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"On my part, I remain committed to the process of dialogue. It is my firm belief that dialogue and a willingness to look with honesty and clarity at the reality of Tibet can lead us to a viable solution."

Opinion: The Tibetan Buffer

July 19, 2010

About Ross Douthat
The New York Times
July 15, 2010

"British forces invaded Tibet in 1904 and
administered it until 1947. Their aim was to
create what they self-consciously called a
‘buffer state’ to protect their immense interests
in India, then run by the British Raj, from
potential advances by Russia and China. Tibet was
turned into a guard dog for Britain’s vast Indian
Empire. And the British discovered that the idea
of Tibet as a mystical, paranormal land — that
is, not a normal state and certainly not a part
of those other normal states of China or Russia —
was a very useful propaganda tool … Indeed, it is
during that period of the self-serving
Orientalism of British rule in Tibet that the
popular modern image of Tibet as a mystical,
cut-off entity takes shape — most notably in
James Hilton’s Lost Horizon (1933), which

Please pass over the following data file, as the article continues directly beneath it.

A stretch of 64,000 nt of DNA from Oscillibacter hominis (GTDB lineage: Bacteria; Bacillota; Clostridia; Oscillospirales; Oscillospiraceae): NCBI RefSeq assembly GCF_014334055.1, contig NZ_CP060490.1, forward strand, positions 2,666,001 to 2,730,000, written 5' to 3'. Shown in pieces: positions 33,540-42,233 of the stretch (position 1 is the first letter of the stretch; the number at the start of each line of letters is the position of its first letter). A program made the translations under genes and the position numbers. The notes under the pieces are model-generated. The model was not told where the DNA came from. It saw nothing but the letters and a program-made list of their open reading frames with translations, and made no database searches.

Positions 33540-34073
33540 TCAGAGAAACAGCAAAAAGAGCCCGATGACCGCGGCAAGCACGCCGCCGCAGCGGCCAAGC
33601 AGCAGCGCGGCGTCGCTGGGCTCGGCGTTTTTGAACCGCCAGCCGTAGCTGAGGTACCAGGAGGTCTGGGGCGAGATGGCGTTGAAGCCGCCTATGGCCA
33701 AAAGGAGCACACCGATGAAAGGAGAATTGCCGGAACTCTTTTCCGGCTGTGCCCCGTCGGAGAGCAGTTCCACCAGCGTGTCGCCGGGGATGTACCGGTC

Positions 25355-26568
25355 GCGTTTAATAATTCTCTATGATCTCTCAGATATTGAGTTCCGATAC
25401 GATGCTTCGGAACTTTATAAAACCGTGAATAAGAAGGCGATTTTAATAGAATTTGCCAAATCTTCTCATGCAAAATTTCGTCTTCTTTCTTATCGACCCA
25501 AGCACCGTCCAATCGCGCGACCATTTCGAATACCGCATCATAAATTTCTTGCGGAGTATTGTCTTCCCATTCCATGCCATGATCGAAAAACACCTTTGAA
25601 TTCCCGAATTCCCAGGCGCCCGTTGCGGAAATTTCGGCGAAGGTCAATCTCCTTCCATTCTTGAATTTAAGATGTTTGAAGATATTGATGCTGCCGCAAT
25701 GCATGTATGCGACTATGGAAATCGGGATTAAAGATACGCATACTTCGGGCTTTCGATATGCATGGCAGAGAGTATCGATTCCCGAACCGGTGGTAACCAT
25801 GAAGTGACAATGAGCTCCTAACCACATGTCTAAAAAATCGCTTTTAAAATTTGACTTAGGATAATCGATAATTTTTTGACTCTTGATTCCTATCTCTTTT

invented the idea of ‘Shangri La’ … The writings
of the British imperialists, and of their
sympathisers, are still regularly cited in the
propaganda produced by the Dalai Lama’s people,
which is designed to prove that Tibet is a unique
and special place that only they can and should
govern … What connects the old imperialists with
the new Tibetophiles is their desire to have
Tibet as a ‘buffer state’ – only where the
imperialists wanted to use Tibet to protect their
material interests against China and Russia, the
new lot want to use it to protect their emotional
interests, to preserve an idea of innocent,
childlike humanity so far uncorrupted by modernity."

Brendan O’Neill reports from Tibet.
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